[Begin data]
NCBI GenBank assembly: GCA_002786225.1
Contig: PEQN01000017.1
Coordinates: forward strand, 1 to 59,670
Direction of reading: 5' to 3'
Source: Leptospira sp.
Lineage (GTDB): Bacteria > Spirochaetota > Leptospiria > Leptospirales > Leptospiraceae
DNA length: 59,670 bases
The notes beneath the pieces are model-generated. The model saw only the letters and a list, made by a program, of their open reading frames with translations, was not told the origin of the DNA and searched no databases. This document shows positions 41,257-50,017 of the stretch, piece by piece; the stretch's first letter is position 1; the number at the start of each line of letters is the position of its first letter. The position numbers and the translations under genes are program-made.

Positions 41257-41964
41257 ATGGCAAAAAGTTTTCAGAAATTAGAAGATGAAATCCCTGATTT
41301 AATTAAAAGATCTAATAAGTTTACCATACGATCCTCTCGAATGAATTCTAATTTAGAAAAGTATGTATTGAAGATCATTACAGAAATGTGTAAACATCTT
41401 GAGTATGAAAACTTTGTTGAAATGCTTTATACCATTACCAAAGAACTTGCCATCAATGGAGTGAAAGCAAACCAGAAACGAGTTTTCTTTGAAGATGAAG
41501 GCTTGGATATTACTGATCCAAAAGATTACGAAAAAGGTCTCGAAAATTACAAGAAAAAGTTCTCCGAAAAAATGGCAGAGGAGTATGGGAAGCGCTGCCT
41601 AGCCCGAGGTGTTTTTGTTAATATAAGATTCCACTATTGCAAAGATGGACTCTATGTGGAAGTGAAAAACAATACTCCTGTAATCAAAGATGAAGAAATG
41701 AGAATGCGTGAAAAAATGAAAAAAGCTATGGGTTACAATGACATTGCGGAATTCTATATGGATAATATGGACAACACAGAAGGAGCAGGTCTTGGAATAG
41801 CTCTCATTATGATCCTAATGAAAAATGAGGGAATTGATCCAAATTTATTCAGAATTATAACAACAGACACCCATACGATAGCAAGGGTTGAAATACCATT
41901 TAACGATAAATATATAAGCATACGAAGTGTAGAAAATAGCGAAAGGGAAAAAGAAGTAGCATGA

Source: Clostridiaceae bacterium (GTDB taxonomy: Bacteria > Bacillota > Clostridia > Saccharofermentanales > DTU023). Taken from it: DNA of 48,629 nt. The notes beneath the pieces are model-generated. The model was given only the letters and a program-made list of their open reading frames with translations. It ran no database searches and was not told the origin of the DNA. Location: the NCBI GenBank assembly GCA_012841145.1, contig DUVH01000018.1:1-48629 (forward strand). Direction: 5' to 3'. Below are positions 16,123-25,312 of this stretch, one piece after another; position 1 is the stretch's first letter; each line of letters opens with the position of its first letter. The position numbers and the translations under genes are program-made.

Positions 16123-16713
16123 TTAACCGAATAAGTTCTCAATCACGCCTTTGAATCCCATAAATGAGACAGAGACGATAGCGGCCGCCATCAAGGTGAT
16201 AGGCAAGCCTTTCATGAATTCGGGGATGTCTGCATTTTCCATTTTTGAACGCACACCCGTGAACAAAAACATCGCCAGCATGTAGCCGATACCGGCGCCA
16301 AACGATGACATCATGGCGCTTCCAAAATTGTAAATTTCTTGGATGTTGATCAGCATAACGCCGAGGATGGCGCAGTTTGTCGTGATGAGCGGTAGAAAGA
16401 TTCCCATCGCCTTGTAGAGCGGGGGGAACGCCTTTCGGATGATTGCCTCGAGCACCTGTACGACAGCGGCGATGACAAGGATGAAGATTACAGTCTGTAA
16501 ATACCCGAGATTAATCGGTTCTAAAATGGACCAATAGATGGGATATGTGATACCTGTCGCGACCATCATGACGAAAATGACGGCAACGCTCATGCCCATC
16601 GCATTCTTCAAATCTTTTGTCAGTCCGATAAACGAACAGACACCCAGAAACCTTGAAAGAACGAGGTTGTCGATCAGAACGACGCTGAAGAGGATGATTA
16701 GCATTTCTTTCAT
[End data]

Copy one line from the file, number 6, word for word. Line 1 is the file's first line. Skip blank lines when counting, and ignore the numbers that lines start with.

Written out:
Lineage (GTDB): Bacteria > Spirochaetota > Leptospiria > Leptospirales > Leptospiraceae